Is Tuesday named for a one-handed god?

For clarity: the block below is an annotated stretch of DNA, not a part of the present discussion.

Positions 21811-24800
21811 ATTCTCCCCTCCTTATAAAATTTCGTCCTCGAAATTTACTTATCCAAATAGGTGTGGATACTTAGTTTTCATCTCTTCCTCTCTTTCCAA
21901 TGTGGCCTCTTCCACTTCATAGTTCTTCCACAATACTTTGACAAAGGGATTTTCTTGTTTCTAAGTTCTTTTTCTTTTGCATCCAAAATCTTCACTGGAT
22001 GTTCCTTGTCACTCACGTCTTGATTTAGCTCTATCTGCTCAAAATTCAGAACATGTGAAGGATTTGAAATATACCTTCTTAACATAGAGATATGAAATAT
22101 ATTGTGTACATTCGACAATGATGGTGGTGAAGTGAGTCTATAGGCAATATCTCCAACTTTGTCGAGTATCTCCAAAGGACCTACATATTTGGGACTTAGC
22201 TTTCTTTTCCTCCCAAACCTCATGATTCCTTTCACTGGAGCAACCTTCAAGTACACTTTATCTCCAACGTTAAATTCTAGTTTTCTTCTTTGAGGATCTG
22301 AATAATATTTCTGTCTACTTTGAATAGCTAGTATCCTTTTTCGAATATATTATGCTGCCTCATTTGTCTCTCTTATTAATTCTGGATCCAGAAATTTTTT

village and former estate of the Russian novelist Leo Tolstoy, in Tula oblast (province), west-central Russia. It lies 100 miles (160 km) south of Moscow. Yasnaya Polyana ("Sunlit Meadows") was acquired in 1763 by C.F. Volkonsky, Leo Tolstoy's great grandfather. Leo Tolstoy was born at Yasnaya Polyana in 1828 and after his marriage in 1862 returned and lived there for another 48 years. Following Tolstoy's conversion to Christian anarchism, Yasnaya Polyana became a pilgrimage centre for his followers. Upon his death in 1910, Tolstoy was buried in a grave marked only by nine oaks on Stary Zakaz (Old Wood) Hill, a few hundred yards from his simply furnished home. Looted during the German occupation in 1941, Tolstoy's home and the remaining portion of the original estate were preserved under the auspices of the Ministry of Culture of the U.S.S.R. The Tolstoy Memorial Museum complex includes the Volkonsky mansion built in the Neoclassical style, a servants' house, coach houses, a park extending to the Voronka River, and Tolstoy's home, with his library of some 22,000 books. The building where Tolstoy organized a school for peasants in the late 1850s has become a literary museum. An Order of Lenin (an award for special services, ratified by the Presidium of the Supreme Soviet of the U.S.S.R.) was bestowed upon the Yasnaya Polyana museum complex in 1978. Pop. (early 1980s) less than 10,000.